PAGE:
The Pan-Arab Parliament - Can it be a Seed of Change?
After years of modest actions, the Arab League or as a Lebanese diplomat once told me, the Arab “Leach" has finally come up with an idea. If you think the idea is to reform this ossified and largely ineffective administrative body or for that matter the Arab world, think again. Instead, the Arab League proposes a common groundwork for the Arab states - a Pan-Arab parliament. The idea in itself is not a bad one, but is it really necessary to create another bureaucratic body in the region when one already exists? If the goal is to achieve freedom and democracy, then it is necessary to establish a transparent process instead of more bureaucracy.
In 1945, Egypt, Syria, Iraq, Lebanon, Jordan and Yemen decided that the Arab world should be represented by an official body. The official body became known as the Arab League. The League's main aims were to promote a coherent political program for the Arab states, to promote social and economic development and settle conflicts that erupt in the region without outside intervention. Over the years, more countries have joined the Arab League. Today, there are 22 member states. However, both the economic and political aims aspired to at the time when the Arab League was founded are still in the project phase.
Why has the Arab League not been successful? The role of the Arab League was absolutely insignificant when Iraq invaded Kuwait. Instead of adopting a clear policy against Saddam Hussein, it merely looked on silently. With regard to the Israeli/Palestinian conflict, it has done nothing to stop acts of terror. More recently, the Arab League has made no effort to stop the horrific crimes that have occurred in Sudan and the rising insurgency in Iraq nor has it attempted to put an end to Syrian interference in Lebanon's internal and external affairs. In all these important events, the role of the Arab League was at most modest. Instead, the UN dealt with these matters together with the US and European countries.
The Arab League's lack of a dynamic presence may be caused by the absence of solidarity among the member states. Another reason is that the League's charter, approved in March 1945, does not bind member states to the resolutions that are made. Therefore, it would make sense to amend the charter and establish a common Arab progressive policy; otherwise, the Arab League will remain futile. So far, the Arab states have avoided bestowing power upon the League out of fear that it could turn against them.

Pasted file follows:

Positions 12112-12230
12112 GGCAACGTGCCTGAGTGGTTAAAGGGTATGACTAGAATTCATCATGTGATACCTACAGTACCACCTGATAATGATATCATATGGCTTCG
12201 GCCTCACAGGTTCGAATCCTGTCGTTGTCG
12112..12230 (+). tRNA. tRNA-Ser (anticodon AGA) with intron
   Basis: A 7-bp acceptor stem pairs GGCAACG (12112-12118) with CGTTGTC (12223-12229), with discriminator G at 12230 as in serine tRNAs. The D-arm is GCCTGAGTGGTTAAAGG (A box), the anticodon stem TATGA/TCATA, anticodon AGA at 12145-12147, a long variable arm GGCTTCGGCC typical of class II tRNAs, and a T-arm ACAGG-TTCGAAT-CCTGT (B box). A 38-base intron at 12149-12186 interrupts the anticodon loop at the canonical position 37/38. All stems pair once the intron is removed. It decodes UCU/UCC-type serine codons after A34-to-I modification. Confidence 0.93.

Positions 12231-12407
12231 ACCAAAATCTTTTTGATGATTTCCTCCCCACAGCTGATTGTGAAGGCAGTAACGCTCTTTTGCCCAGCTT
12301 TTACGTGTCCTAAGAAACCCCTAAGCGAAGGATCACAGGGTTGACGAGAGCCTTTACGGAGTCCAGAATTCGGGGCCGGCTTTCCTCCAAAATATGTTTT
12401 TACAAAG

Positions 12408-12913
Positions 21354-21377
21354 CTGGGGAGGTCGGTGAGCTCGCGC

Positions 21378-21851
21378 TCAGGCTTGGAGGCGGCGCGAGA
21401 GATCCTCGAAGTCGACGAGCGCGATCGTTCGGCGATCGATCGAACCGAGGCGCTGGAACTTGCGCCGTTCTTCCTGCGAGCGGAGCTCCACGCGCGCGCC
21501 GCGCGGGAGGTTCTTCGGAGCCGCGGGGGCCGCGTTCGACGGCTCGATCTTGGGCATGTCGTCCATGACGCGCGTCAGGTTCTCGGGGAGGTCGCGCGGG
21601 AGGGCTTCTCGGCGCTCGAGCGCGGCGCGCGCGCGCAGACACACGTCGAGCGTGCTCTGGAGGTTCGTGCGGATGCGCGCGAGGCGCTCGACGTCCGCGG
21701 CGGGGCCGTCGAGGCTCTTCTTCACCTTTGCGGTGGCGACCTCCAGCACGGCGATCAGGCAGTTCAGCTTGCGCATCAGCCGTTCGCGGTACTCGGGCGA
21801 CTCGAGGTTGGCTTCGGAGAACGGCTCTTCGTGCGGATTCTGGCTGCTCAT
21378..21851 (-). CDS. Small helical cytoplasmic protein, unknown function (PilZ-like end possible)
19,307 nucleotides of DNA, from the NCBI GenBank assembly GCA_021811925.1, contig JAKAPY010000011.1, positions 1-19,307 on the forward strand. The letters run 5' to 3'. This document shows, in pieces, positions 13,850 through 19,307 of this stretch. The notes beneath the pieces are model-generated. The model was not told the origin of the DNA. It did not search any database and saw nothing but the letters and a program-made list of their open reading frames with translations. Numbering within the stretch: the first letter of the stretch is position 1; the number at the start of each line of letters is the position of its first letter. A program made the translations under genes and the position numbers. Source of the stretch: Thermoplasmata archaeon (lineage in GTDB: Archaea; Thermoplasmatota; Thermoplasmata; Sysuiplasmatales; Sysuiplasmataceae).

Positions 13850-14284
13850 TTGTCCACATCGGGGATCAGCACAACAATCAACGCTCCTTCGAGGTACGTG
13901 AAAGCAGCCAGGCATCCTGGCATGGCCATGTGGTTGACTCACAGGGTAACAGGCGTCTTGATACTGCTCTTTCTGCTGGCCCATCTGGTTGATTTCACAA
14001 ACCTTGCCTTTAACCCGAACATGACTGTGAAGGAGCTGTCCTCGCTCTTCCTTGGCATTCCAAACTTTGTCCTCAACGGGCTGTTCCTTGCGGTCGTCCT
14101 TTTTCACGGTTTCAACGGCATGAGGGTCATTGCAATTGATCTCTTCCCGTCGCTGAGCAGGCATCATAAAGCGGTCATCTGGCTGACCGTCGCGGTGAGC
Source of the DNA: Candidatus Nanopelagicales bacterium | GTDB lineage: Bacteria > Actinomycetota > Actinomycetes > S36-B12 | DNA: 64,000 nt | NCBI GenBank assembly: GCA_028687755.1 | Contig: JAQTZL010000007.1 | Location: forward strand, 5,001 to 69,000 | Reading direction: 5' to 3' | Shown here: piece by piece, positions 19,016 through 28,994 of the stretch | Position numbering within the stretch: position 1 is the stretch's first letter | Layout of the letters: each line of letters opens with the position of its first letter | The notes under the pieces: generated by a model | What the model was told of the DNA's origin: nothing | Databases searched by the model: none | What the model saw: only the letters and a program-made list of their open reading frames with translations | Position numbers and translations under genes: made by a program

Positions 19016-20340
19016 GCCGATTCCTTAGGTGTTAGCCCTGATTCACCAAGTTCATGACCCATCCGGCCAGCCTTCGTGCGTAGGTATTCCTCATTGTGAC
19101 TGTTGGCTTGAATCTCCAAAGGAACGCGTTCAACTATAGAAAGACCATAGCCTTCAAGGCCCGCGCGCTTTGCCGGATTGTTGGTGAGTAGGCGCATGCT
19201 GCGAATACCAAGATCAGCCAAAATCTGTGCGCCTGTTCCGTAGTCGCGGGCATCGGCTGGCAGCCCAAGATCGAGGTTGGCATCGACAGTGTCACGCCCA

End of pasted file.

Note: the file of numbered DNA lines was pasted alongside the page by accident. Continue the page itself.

While many intelligent and capable individuals work for the Arab League, as a team they are not helping the Arab cause in any meaningful way. In its various summits and conferences, the Arab League instead of discussing the necessity to start a revolution against tyranny, backwardness and corruption prefers to continue the usual political bickering and point out the common enemy: The imperialist US. The Secretary-General of the Arab League, Amr Moussa, expressed skepticism over the Iraqi elections although in spite of the obvious dangers the turnout at the polls was remarkable. He criticizes the presence of foreign troops in Iraq but has failed to suggest a viable alternative. Two member states of the Arab League, Syria and Saudi Arabia, have also complained about the fairness of the elections in Iraq: This is a paradox, since these two countries never have free, democratic elections.
The Pan-Arab Parliament
The newest and probably the most peculiar project ever proposed by the Arab League is the establishment of an Arab parliament. The plan is that the parliament would be comprised of four MP's from each member state and would act as an extension of the Arab national governments, thus supervising the implementation of the democratic reforms that have been suggested by the US and EU. Although the inspiration for this idea is based upon the European Parliament model, it lacks the real willingness to reform. The Arab countries are neither united nor are they genuinely interested in adopting a liberal democracy in the immediate future. Given these circumstances, why would some authoritarian leaders empower a decision-making body such as a Pan-Arab parliament to strip them of their absolute power? It seems that the real objective of the project is not to accelerate democratization but rather to delay it as long as possible.
The new Pan-Arab parliament would have an independent budget and a secretary-general. How can a Pan-Arab parliament please despotic tribal leaders, or for that matter, the authoritarian monarchs who have oppressed their own people for decades, forbidden political pluralism and strong oppositions: How can they be obliged to respect the parliament's rules and decisions? Until now, the Arab League has not received a reasonable response to this question.
It is like cleaning the house by sweeping the dirt under the carpet. This is not a brilliant or very efficient method of transforming authoritarian regimes into democratic ones. These regimes will not expose themselves in a common parliament while they are oppressing their respective people in their own, national parliaments. Therefore, the Pan-Arab parliament can only serve as yet another excuse for Arab states to delay general political reform in the region.
On the other hand, the idea of establishing a common groundwork should be praised albeit mildly. At least there is the willingness to keep open the channels of communication. Nevertheless, it would be a miracle if this communication were to lead to some considerable action.
While it is obvious that the Arab world needs a voice of its own, must loudly condemn terrorism, solve the region's conflicts and tell the world about its interests and future expectations, the Arab League in its present form is not able to deliver.